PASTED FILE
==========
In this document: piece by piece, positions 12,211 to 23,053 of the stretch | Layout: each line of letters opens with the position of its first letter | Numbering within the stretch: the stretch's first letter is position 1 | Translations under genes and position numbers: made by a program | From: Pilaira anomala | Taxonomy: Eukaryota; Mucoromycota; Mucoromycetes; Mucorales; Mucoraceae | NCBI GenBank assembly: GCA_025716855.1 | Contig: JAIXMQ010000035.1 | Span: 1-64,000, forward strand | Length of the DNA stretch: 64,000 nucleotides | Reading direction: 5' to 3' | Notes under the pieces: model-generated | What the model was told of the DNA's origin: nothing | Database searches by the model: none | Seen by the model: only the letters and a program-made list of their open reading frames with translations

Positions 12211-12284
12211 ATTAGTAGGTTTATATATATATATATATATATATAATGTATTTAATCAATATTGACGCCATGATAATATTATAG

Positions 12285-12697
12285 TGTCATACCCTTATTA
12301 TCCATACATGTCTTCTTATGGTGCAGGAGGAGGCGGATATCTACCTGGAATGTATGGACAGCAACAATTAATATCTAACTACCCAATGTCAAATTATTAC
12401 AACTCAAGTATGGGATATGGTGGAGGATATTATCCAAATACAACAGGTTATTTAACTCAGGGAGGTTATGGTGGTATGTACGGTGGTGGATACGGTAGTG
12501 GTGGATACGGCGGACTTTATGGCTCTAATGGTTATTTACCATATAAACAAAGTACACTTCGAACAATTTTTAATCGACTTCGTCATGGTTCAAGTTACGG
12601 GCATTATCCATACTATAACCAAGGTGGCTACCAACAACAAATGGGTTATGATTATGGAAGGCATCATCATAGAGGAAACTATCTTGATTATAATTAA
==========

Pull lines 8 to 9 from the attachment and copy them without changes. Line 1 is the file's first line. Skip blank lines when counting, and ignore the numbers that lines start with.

12501 GTGGATACGGCGGACTTTATGGCTCTAATGGTTATTTACCATATAAACAAAGTACACTTCGAACAATTTTTAATCGACTTCGTCATGGTTCAAGTTACGG
12601 GCATTATCCATACTATAACCAAGGTGGCTACCAACAACAAATGGGTTATGATTATGGAAGGCATCATCATAGAGGAAACTATCTTGATTATAATTAA